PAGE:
Daily Catch

Daily Catch

Daily Catch

Let’s face it – you choose to stay at the Rod & Reel Resort – but you really come to fish!  Here is what you are all looking forward to.

 

  • Walleye – the most sought-after fish on Lake of the Woods. Known for it’s taste, walleyes are delicious table fare and are enjoyed at fish fries and shore lunch around the lake.
  • Sauger – sometimes called the “sand pike,” is a relative of the walleye. A bit smaller and colored a bit differently, saugers add nicely to a day’s catch. Like the walleye, delicious table fare.
  • Northern Pike – An exciting fish to catch that is also very plentiful at Lake of the Woods. Many trophies are caught with many fish over 20 lbs. Also good table fare as long as you remove the “Y” bones.
  • Yellow Perch – Smaller cousin of the walleye is good to eat. Jumbo perch swim our waters and are a bonus for the fry pan.
  • Muskellunge (Muskie) – The waters around Sioux Narrows are well known as one of the premier areas in the world to catch not only numbers of fish, but trophy fish. Muskies are at the top of the food chain and exceed 50 lbs.
  • Crappies – A delicious and fun to catch panfish found in the back bays Spring and Fall and schooled up suspended over deeper water in the warmer months.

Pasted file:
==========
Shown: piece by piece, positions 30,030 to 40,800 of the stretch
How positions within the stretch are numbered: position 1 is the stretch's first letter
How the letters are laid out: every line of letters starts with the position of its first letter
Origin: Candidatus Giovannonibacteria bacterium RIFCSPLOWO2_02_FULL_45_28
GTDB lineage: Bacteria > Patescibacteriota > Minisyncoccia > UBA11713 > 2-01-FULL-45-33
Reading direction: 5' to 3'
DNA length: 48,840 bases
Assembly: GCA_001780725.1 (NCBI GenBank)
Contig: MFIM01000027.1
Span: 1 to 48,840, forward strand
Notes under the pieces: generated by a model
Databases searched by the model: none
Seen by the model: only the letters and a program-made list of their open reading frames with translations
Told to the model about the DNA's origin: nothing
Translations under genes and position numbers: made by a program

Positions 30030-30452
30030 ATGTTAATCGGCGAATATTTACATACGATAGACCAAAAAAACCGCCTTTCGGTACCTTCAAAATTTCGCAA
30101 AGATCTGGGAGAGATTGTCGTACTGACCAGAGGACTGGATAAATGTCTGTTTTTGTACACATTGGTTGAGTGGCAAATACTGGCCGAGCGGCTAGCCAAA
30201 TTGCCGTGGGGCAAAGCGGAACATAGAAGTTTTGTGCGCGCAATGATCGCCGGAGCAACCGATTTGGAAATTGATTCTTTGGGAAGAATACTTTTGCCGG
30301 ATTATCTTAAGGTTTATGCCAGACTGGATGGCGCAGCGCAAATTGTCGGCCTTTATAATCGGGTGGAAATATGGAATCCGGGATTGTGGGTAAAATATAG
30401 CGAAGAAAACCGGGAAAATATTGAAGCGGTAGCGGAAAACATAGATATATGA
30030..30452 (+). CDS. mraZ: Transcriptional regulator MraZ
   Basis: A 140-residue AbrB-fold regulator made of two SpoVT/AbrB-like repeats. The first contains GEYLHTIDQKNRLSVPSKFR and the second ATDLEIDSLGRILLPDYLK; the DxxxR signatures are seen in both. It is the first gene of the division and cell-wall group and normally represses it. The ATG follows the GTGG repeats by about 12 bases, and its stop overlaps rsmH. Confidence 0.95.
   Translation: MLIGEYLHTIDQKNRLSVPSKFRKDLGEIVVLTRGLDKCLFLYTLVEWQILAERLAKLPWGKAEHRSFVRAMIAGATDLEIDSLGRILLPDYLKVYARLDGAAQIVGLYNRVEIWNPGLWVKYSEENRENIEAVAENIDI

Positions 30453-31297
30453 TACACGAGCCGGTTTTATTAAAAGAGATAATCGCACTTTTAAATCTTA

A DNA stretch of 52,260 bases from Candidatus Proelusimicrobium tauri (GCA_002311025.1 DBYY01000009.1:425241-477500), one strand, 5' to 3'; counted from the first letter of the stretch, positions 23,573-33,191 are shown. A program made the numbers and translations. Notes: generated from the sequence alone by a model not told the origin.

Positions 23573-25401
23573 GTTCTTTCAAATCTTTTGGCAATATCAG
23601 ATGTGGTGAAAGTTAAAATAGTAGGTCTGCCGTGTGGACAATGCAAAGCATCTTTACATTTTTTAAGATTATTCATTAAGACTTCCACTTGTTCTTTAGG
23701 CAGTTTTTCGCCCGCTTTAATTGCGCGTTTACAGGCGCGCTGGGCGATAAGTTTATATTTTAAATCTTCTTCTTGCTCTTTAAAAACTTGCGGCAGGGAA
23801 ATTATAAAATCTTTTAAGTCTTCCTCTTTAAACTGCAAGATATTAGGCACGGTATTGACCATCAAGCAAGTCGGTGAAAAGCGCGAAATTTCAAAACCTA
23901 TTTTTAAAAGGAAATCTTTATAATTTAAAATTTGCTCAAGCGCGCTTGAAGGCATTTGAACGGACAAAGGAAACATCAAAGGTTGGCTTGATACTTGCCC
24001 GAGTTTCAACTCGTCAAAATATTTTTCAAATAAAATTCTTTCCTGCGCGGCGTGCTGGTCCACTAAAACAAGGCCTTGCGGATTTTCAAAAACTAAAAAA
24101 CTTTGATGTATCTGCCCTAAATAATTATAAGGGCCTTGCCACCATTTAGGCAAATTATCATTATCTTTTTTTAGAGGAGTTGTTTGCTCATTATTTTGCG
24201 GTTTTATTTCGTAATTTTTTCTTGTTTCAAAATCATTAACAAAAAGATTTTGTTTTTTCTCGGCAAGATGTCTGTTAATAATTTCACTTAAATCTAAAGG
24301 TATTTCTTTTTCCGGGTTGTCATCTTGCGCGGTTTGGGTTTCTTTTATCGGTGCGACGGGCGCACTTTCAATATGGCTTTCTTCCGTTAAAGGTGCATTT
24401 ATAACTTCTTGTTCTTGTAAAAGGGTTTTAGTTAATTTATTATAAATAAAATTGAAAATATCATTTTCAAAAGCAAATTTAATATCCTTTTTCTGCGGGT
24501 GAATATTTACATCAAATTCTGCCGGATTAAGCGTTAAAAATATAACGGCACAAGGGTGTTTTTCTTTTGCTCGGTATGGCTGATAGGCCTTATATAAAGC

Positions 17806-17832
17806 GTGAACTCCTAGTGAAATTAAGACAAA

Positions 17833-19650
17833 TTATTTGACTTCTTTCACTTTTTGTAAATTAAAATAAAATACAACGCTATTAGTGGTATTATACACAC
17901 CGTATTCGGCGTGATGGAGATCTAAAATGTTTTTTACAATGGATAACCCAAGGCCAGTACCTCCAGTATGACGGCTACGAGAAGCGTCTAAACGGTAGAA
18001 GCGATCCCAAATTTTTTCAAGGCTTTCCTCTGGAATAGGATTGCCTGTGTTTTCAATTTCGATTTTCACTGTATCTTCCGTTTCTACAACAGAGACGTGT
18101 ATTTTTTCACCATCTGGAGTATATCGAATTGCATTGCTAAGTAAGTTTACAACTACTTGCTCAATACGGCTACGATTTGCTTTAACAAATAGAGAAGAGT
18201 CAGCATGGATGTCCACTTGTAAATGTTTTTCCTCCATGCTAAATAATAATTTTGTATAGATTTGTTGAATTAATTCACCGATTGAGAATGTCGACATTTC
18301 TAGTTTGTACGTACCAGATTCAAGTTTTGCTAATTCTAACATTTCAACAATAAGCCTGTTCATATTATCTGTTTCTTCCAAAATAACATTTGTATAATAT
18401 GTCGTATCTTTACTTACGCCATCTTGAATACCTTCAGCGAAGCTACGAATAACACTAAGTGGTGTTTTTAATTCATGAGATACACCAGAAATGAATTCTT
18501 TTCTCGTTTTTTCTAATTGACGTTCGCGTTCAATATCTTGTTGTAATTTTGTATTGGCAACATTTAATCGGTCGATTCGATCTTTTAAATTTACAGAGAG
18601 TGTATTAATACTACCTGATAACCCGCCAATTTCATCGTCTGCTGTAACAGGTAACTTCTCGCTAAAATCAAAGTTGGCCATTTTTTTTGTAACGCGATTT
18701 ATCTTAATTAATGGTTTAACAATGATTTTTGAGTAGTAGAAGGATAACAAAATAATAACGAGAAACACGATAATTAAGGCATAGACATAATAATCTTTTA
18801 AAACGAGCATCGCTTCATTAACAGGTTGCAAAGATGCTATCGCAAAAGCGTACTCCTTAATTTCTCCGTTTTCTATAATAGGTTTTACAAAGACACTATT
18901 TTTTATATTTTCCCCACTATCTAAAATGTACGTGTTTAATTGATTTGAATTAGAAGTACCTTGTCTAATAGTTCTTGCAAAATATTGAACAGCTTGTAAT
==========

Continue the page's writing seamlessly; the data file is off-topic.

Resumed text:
• Largemouth Bass – Located in bays and around weed growth. Not heavily targeted, anglers who fish for them are typically pleased.  Don’t ask me where to catch them…I am mystified.
  • Smallmouth Bass – Very prevalent throughout the entire lake and one of the strongest fish for its weight. “Bronzebacks” offer exciting fishing and a great fight.
  • Burbot (Eelpout) – Primarily caught in the winter months, this fish is dormant in the summer. Anglers have learned about the delicious meat considered by many as “Poor man’s lobster”. The meat is cubed and boiled in salt water or Seven Up and served with drawn butter. It is also the fish most commonly used in fish oil vitamins.
  • Whitefish – Often confused with the tulibee, this fish has a nice white meat – delicious smoked or in a boil.
  • Tulibee – These fish swim in abundance in the big lake and are often enjoyed “smoked” by anglers due to their oily flesh.